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01.01.2011 | Original Article | Ausgabe 1/2011

Journal of Gastrointestinal Surgery 1/2011

A Case–Control Study of Laparoscopy-Assisted and Open Distal Gastrectomy for Advanced Gastric Cancer

Zeitschrift:
Journal of Gastrointestinal Surgery > Ausgabe 1/2011
Autoren:
Jianbo Shuang, Shengbin Qi, Jianyong Zheng, Qinchuan Zhao, Jipeng Li, Zhenghua Kang, Jin Hua, Jianjun Du

Abstract

Background

The application of laparoscopy-assisted gastric surgery has been increasing rapidly for the treatment of early gastric cancer. However, there were few reports of laparoscopic surgery in the management of advanced gastric cancer (AGC), especially with T3 depth of invasion. The aim of this study was to compare the technical feasibility and oncologic efficacy of laparoscopy-assisted distal gastrectomy (LADG) versus open distal gastrectomy (ODG) for advanced gastric cancer.

Methods

A retrospective case–control study was performed comparing LADG and ODG for AGC. Thirty-five consecutive patients with AGC undergoing LADG between August 2005 and December 2007 were enrolled and these patients were compared with 35 AGC patients undergoing ODG during the same period.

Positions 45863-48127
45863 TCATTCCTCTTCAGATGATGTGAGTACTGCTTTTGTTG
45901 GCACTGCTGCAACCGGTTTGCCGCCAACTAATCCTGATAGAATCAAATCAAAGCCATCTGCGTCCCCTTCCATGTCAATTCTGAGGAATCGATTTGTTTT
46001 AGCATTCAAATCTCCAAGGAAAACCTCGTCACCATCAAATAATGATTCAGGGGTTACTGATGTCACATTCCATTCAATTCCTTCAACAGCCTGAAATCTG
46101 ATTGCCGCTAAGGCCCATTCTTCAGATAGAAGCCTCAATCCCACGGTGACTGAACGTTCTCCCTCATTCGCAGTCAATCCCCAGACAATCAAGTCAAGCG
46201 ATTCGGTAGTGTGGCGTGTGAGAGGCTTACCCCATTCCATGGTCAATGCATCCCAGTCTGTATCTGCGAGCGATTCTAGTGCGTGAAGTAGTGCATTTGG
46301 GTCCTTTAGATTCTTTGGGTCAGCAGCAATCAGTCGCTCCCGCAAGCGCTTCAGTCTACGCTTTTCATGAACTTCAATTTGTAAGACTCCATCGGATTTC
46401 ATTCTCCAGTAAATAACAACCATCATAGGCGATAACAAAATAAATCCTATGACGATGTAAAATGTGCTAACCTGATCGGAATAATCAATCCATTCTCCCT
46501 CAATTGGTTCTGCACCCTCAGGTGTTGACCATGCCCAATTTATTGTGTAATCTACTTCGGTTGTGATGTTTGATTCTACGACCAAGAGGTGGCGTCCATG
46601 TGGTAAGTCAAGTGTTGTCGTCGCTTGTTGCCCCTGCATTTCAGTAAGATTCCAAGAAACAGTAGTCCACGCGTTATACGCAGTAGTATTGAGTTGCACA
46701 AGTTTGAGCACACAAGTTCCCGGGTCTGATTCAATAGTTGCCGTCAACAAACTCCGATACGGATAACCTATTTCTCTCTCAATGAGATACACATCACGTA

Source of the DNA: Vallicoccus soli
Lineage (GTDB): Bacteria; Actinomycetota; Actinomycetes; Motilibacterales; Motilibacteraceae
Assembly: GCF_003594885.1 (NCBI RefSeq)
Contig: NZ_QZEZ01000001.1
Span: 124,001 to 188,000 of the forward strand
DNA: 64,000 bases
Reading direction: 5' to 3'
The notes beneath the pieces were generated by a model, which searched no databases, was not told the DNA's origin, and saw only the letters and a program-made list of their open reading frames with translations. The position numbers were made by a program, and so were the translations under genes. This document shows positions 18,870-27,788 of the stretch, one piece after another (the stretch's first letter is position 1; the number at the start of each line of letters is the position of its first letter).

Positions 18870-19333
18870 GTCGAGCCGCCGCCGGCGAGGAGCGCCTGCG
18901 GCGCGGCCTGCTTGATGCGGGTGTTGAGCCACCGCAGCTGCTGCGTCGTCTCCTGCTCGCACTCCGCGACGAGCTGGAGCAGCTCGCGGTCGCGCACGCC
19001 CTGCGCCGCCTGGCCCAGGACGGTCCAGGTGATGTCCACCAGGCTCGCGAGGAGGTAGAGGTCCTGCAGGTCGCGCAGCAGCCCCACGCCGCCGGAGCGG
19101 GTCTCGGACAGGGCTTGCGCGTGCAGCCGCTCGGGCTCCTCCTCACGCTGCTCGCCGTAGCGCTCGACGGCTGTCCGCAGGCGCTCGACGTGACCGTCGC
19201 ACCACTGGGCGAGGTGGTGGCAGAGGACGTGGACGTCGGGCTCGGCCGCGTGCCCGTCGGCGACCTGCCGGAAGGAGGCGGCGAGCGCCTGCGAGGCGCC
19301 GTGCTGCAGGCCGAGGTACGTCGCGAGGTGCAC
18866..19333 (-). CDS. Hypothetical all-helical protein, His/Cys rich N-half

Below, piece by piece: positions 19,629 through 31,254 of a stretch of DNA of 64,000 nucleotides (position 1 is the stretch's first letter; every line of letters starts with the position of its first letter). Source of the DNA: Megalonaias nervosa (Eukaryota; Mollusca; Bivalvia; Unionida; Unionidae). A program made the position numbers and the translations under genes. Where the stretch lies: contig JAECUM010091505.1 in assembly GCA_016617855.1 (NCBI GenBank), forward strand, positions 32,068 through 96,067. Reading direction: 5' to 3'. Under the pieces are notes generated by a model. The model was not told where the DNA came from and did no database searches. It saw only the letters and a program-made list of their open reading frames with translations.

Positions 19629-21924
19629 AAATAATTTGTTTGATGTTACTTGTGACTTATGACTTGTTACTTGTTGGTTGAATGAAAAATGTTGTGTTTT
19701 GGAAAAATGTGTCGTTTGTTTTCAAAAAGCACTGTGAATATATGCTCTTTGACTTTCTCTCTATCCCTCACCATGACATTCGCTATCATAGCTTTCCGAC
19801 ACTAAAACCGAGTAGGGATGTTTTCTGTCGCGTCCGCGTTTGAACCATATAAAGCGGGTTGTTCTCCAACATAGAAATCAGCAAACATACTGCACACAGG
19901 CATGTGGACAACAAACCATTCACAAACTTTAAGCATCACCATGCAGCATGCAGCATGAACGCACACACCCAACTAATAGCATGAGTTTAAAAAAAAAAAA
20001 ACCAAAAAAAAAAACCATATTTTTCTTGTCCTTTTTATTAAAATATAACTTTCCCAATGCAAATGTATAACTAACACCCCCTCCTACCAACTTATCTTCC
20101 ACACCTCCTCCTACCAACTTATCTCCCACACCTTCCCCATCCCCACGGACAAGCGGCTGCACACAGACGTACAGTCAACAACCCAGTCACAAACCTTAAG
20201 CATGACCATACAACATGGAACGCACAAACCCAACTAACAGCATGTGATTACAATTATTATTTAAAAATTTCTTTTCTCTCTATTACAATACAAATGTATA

Results

Forty-two (60.0%) patients were T3 in terms of depth of invasion. Tumor location and histology were similar between the two groups. Operation time was significantly longer in the LADG group than in the ODG group. Estimated blood loss was significantly less in the LADG group. Hospital length of stay after LADG was significantly shorter than in the open group. Postoperative pain was significantly lower for laparoscopic patients. There were no significant differences in postoperative early and late complication and in the number of lymph nodes retrieved between the two groups, and the cumulative survival of the two groups was similar.

Conclusion

Our data indicate that LADG for AGC, mostly with T3 depth of invasion, yields good oncologic outcomes including the similar early and late complication and the cumulative survival between the two groups after 50 months of follow-up. To be accepted as a choice treatment for advanced distal gastric cancer, well-designed prospective trial to assess long-term outcomes is necessary.

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